This is an extract from an earlier article at Systematic Income Premium.
In this post we provide a quick update of the Carlyle Credit Income Fund (CCIF), a newly launched fund that cannibalized another closed-end fund, or CEF, as we discussed earlier. Specifically, we discuss the completed tender offer as well as news about the fund’s holdings – an important factor in gauging its ultimate distribution rate and likely performance.
Tender Offer Completion
As we discussed in our CEF Weekly in early August, CCIF was holding a tender offer of about 30% of its shares at the NAV. At the time, the fund was trading around a 5% discount to its previously announced NAV of $8.21 at the end of July.
The record date for having to purchase the fund and the election period were well past the tender off announcement, which gave investors plenty of time to buy the fund and immediately tender it back. Unless the NAV fell more than 5% from its previous level, the tender offered a quick alpha opportunity.
Our view was that there were two small tailwinds to the NAV which should support it through the tender period. One was its cash position as well as its higher-yielding CLO (collateralized loan obligation) holdings – both of which should accrue additional carry to add to the NAV. Market remained well-behaved up to and through the tender period, which suggested that CLO marks should hold up well.
This is pretty much how things played out. The NAV came in at $8.30, or 0.7% above the previous figure. Moreover, the accepted rate was over 40% – well over the 30% tender offer, meaning some investors didn’t tender shares, allowing those who did to sell more into the tender, increasing the payoff.
This is an important point – to participate in the tender offer, it’s important to not just buy the stock, but also to make sure to action the sale of the stock back to the issuer. This can be done by going through the corporate actions list on the investor’s account.
Finally, and another good result for investors, is that after rising north of $8 during the tender offer, the price of the fund has fallen off slightly back to the pre-tender level of around $7.85, or a discount of 5.5%.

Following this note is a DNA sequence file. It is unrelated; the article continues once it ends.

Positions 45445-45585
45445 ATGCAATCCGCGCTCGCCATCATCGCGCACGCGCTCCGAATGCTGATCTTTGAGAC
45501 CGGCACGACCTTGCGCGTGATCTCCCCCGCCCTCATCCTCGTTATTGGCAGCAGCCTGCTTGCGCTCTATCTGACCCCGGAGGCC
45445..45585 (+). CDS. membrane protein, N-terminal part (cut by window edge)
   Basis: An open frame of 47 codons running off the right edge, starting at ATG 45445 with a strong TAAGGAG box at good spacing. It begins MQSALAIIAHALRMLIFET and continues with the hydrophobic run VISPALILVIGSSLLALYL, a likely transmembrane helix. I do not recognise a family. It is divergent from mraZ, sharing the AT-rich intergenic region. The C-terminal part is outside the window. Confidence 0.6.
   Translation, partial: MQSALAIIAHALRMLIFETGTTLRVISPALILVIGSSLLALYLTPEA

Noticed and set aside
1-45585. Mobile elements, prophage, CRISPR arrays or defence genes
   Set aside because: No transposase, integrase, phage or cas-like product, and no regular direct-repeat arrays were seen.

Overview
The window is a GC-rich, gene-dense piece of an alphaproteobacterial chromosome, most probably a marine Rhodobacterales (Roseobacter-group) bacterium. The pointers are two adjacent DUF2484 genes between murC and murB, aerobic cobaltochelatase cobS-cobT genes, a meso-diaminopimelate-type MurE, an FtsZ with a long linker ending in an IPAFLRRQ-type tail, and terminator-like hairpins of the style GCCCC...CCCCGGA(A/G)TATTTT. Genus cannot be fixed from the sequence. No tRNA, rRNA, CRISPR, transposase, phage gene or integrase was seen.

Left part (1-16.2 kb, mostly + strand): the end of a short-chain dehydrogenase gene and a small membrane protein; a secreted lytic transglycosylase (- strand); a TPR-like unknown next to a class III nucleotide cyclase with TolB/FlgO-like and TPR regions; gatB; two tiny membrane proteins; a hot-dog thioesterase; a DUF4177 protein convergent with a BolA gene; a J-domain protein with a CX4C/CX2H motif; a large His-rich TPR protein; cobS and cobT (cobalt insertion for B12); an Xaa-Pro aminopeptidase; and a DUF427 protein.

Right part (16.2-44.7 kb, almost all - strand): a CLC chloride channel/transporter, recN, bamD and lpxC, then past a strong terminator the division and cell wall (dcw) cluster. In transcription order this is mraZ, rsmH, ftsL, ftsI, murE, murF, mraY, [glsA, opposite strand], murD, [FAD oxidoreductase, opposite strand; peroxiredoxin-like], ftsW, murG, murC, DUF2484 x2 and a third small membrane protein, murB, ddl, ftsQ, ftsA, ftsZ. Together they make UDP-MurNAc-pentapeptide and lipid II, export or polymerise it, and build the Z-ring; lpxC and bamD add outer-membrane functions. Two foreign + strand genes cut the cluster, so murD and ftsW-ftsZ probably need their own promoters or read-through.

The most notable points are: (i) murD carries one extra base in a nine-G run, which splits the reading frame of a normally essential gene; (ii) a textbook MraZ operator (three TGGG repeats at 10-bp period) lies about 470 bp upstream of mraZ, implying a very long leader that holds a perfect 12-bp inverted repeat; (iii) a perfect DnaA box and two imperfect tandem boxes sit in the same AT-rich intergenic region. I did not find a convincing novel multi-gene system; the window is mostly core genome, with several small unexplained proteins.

In other words, investors could have bought the stock around $7.80 – 7.90, sell 40% of the position back to the fund at $8.30 (about 5.7% from the midpoint), clip the $0.0551 dividend on the 18th (for a total return of around 6.4%) and add the returned cash back at the original price. A 6.4% roundtrip (on tendered shares, less on the overall holding) for 2-3 weeks of work is a great result for those who participated.
Over the last few weeks, the fund has released more tidbits about its activity.
First, we have the names and profiles of the fund’s managers. Interestingly, the lead manager is Lauren Basmadjian who previously worked at Octagon Credit Investors – a CLO shop – and co-managed the XAI Octagon Floating Rate & Alternative Income Term Trust (XFLT).
XFLT has a much smaller footprint in CLO Equity than funds like Oxford Lane (OXLC) and Eagle Point Credit (ECC) (currently it has a 29% CLO Equity allocation with the rest in CLO Debt at 16% and loans at 44%). Although XFLT has underperformed OXLC and ECC over the last 5 years in total NAV terms by about 1% per annum (5% vs 6% CAGR) in our view that is actually a much better risk-adjusted return.
We also now know that the fund deployed 77% of the initial cash proceeds from the VCIF portfolio sale into CLO Equity. This is important because it tells us that CCIF will very likely be closer to OXLC and ECC in its allocation than to XFLT or Eagle Point Income (EIC).
We also know with good certainty that its distribution rate is going to increase significantly from the current 8% on NAV. This is because the yield of CLO Equity securities is well above that figure, even without taking into account potential boost from leverage. CCIF said that the weighted-average yield of its CLO Equity portfolio is 18.7%.
At the moment, we know with some certainty that we are likely to see two medium-term developments for CCIF. One will be a likely boost in its distribution, once all of its cash is put to work. Not only is the fund’s 8% distribution rate on NAV low for a credit CEF, it is miles off the NAV distribution rates of CLO Equity CEFs, all of which are north of 20%.
And two, its valuation will very likely increase. This is for two reasons – other CLO Equity CEFs like OXLC and ECC are trading at around double-digit premiums, plus a likely distribution hike should be followed by a higher valuation as it normally does in the CEF space. At the moment CCIF does not have a lot of name recognition, however, this should change over time as investors get more comfortable with the fund.
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